DRAM (Dynamic RAM) is the cheap, high capacity memory that is practically ubiquitous in computer systems, including external memories on embedded systems (on-chip memories are often static RAM).
DRAM works by representing the presence of data bits as charge in a capacitor. The capacitor gradually discharges over time. Therefore, to prevent data loss, it is important to refresh the data. This is normally achieved by a DRAM controller that periodically reads then writes the value of every memory location.
Because a DRAM refresh involves a memory access, it can cause jitter (variations in time) to the execution of code. This happens when the DRAM controller and the processor both attempt to access the same parts of memory at the same time. The graph below [adapted from here] shows variations in execution time due to DRAM refresh. This represents the end-to-end execution time from a test application executed (using the same data) over a number of iterations – eliminating other sources of timing variability.
Timing variability caused by cache behaviour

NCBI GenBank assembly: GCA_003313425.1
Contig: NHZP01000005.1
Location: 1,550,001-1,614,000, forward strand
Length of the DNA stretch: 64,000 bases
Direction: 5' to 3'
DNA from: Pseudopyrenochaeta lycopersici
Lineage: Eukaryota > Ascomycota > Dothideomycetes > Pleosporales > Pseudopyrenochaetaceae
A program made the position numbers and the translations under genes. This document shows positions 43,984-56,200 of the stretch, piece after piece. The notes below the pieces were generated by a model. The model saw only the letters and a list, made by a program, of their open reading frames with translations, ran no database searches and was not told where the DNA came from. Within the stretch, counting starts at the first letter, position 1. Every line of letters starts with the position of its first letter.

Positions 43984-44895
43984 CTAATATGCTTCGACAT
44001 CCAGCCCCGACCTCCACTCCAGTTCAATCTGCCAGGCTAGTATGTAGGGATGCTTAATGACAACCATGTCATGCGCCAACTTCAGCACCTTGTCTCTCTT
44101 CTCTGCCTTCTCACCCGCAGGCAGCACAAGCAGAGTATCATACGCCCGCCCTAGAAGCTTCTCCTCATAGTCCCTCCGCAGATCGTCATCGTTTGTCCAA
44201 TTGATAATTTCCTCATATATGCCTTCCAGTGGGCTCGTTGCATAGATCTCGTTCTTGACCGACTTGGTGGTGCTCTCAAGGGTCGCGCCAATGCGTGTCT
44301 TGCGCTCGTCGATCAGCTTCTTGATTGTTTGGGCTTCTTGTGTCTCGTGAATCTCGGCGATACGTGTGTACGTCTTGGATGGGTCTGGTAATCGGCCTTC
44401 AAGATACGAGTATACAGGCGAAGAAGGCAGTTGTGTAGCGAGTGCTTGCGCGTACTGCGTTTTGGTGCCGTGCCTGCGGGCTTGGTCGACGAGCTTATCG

In comparison to other causes of timing variability we have considered (parallelization, multicore, instruction caches, and pipelined architectures), DRAM refresh is a small, maybe even negligible effect (around 0.1% in the above example). However, if you need absolute accuracy in your timing measurements, DRAM refresh represents a problem.
Two approaches exist for making DRAM refresh more predictable (these are drawn from Bhat and Mueller’s paper “Making DRAM Refresh Predictable” [ http://moss.csc.ncsu.edu/~mueller/ftp/pub/mueller/papers/ecrts10.pdf ]):
- One possibility for making DRAM refresh predictable is to perform the refresh entirely using software: the DRAM controller is turned off and a low priority, periodic task forces a refresh by reading from each DRAM row (reading the row is sufficient to force a refresh to take place). This does require the period of the task to be sufficient to keep charge in the DRAM cells.
- Another possibility is to use a high priority, periodic interrupt controller to trigger the DRAM controller. The DRAM controller is configured to refresh the entire memory all at once. Once complete, the interrupt routine disables the DRAM controller until the next interrupt.
Either possibility eliminates jitter due to DRAM refresh from any application code and “boxes” the DRAM refresh overhead into a single periodic task/interrupt.